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Rex May wrote:

> I'm afraid that proper names in general, and geographic
> names in particular, are too messy to be reduced to a
> neat system like this.  What you have covered is probably
> fine, but ethnic groups and languages seldom overlap
> perfectly with nations.  A couple of things spring to mind:
> Yiddish and Romany languages are the most obvious of
> hundreds of languages that can't be described by
> coordinates.

There are two ways to make language names in Ygyde:
1. Six letter long compound words. (They are based on
   the geographic table.)
2. Five or seven letter long compound words. (They
   are based on adjective table and noun table.)

I would use the latter way to make Ygyde names for
the Yiddish and Romany languages.

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Risto Kupsala wrote:

> In my opinion countries are more political than geographic
> entities. What happens when the borders of a country change?
> Does the name change accordingly to match the new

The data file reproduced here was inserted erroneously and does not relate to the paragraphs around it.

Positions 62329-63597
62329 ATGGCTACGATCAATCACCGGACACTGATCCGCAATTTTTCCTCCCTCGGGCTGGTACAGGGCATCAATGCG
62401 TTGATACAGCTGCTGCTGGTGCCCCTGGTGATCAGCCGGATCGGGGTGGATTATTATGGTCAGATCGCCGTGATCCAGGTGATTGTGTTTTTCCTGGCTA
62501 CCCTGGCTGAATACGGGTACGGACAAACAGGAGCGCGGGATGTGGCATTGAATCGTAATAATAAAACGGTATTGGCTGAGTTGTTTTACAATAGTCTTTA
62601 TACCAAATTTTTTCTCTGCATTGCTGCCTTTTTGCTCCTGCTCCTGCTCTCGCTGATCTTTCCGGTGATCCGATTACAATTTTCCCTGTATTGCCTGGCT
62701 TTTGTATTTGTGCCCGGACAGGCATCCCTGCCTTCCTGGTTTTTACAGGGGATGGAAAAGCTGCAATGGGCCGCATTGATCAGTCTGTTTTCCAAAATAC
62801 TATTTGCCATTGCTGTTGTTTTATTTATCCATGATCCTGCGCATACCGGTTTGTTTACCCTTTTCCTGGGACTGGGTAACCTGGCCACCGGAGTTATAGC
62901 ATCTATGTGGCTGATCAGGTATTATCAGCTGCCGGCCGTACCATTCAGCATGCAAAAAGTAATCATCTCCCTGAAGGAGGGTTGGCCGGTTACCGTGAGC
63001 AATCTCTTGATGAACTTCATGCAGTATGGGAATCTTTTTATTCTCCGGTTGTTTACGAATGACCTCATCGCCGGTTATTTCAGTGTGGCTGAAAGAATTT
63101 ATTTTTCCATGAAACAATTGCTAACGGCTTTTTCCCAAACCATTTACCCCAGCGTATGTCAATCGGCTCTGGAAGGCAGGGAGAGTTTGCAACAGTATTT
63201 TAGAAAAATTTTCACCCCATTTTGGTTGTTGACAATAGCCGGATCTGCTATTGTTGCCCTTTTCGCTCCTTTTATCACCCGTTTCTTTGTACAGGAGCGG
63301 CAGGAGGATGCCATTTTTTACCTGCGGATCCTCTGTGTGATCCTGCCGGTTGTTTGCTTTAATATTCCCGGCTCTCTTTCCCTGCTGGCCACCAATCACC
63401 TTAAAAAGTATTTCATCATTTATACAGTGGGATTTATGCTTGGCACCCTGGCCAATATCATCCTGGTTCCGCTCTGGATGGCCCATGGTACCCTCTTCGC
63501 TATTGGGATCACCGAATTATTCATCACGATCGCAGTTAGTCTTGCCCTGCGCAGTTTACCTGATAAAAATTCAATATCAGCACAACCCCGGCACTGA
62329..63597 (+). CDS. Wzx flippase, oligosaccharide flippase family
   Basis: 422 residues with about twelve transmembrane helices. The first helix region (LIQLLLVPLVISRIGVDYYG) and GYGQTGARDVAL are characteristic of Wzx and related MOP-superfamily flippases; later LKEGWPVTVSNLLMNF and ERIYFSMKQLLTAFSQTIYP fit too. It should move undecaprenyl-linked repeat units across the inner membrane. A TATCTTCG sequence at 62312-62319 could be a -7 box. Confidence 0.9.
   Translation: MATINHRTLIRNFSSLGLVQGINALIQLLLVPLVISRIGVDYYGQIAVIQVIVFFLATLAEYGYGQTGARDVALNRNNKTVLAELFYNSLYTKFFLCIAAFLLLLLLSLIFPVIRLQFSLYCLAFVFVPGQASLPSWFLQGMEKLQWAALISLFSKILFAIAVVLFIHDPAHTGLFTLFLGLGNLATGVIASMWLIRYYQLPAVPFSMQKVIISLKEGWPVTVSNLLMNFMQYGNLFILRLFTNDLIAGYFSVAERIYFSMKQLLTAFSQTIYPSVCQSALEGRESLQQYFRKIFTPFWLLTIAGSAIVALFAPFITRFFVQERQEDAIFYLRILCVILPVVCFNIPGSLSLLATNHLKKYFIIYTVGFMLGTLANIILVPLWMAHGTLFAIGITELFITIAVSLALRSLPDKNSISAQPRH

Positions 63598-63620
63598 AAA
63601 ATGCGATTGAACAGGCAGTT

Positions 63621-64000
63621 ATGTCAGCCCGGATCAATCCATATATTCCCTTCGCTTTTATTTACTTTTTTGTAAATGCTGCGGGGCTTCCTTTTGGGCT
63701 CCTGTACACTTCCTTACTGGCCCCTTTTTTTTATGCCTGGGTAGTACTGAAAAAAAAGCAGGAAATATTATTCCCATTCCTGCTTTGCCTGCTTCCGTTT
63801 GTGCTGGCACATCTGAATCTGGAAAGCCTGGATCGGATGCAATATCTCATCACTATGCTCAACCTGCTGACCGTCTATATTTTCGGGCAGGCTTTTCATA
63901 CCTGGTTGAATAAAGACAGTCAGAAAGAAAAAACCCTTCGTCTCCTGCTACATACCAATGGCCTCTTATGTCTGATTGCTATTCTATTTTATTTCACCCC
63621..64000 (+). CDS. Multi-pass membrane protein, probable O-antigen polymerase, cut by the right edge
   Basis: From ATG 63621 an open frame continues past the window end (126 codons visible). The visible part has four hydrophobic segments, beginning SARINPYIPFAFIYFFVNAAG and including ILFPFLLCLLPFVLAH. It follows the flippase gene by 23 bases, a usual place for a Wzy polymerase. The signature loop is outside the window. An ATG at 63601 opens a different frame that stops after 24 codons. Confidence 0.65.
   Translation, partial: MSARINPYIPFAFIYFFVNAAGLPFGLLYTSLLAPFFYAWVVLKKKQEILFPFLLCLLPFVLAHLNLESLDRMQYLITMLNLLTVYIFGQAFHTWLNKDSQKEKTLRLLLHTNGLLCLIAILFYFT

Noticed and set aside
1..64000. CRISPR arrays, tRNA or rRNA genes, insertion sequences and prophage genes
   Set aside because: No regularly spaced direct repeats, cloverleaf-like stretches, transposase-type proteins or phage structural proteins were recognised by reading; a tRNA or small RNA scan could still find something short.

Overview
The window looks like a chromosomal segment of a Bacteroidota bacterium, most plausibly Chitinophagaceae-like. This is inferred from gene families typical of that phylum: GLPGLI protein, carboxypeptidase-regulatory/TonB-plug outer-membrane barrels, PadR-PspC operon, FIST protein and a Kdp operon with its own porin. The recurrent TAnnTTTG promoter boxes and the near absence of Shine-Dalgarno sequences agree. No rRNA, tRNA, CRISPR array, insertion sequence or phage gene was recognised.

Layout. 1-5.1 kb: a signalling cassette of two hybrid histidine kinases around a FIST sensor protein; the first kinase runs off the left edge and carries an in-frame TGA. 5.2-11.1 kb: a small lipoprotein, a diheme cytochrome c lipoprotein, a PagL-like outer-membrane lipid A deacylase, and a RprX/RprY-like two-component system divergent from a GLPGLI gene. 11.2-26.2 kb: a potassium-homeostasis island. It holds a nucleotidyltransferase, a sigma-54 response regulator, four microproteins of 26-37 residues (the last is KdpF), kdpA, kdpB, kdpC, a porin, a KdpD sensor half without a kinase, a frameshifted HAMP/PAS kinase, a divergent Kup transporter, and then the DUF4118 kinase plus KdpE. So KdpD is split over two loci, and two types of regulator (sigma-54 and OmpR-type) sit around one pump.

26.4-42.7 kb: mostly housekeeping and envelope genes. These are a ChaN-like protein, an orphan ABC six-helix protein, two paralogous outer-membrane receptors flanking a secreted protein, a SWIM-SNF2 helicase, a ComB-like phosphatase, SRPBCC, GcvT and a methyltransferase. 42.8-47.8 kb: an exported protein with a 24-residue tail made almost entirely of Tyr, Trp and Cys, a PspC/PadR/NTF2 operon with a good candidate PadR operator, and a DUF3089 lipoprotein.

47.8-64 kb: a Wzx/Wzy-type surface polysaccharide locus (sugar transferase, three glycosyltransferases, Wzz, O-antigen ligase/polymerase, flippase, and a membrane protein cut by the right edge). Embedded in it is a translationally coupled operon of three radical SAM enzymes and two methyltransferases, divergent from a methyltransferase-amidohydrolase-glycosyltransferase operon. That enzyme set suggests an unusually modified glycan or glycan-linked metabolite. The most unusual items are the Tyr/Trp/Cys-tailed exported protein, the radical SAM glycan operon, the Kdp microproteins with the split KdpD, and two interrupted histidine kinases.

> geographical center? So for example pre-WW2 Poland had
> different name than post-WW2 Poland because the country's
> geographic center moved westwards?

The same problem exists when a government changes. For
example, the dark skinned inhabitants of Zimbabwe react
violently when you call their country Rhodesia.

Another problem is that when Bangladesh was part of
Pakistan, the geographic center of Pakistan was in
India.

I would change the name when the borders change.
Note that the 300 km resolution would not detect
small border changes.

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Jens Wilkinson wrote:

> I'm sorry to be flippant, but I can't believe that you
> would actually think that people would be capable of
> learning or remembering such a scheme. For computers,
> it might work. But considering that we have perfectly
> comprehensible names for countries already, people are
> not going to want to memorize a bunch of names that
> all look pretty much alike.

The same argument can be made about verbs, adjectives,
and prepositions. This argument is based on the notion
that euroclones are superior to philosophical languages.
I believe that the opposite is true.

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The geographic table has sufficient resolution
(about 300 km) to name countries, large regions, and
the largest cites. It does not have sufficient
resolution to name medium size cities. Replacing the
6-letter words with 8-letter words would improve
the resolution down to about 30 km.